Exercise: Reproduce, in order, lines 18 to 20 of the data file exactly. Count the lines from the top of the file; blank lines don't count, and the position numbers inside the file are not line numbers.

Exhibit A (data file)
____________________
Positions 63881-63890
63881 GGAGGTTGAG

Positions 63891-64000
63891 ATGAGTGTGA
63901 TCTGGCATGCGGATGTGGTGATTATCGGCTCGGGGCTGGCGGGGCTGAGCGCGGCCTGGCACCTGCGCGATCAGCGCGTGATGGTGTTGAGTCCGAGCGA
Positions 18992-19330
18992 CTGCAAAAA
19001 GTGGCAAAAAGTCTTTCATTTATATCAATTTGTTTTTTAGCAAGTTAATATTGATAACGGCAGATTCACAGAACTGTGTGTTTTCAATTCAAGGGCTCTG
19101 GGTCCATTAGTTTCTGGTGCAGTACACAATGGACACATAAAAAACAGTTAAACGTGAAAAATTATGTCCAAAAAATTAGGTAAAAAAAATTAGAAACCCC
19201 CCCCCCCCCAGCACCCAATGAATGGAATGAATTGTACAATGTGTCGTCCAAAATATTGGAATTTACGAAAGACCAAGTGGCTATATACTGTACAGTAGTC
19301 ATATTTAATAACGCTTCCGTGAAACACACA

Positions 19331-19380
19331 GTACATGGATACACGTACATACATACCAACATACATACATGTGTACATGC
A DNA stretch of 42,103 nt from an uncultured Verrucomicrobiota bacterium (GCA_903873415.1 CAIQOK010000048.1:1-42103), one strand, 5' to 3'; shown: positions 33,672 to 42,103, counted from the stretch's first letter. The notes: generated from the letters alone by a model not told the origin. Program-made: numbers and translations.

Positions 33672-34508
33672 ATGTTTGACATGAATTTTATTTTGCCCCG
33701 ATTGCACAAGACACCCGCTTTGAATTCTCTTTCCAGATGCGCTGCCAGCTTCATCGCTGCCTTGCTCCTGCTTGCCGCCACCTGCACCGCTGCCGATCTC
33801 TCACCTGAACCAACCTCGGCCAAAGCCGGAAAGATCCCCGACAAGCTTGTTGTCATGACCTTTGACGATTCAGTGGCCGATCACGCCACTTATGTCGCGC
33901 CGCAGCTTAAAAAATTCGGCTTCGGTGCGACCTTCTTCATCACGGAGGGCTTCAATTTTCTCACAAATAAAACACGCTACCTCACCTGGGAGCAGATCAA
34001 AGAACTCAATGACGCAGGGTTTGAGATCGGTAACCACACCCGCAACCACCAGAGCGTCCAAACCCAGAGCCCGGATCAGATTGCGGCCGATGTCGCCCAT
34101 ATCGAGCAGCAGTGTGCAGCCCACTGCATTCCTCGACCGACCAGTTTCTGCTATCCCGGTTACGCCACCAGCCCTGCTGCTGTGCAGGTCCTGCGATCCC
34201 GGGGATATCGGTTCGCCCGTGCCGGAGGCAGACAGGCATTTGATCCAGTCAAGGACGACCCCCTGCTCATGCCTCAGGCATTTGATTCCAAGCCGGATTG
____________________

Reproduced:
33801 TCACCTGAACCAACCTCGGCCAAAGCCGGAAAGATCCCCGACAAGCTTGTTGTCATGACCTTTGACGATTCAGTGGCCGATCACGCCACTTATGTCGCGC
33901 CGCAGCTTAAAAAATTCGGCTTCGGTGCGACCTTCTTCATCACGGAGGGCTTCAATTTTCTCACAAATAAAACACGCTACCTCACCTGGGAGCAGATCAA
34001 AGAACTCAATGACGCAGGGTTTGAGATCGGTAACCACACCCGCAACCACCAGAGCGTCCAAACCCAGAGCCCGGATCAGATTGCGGCCGATGTCGCCCAT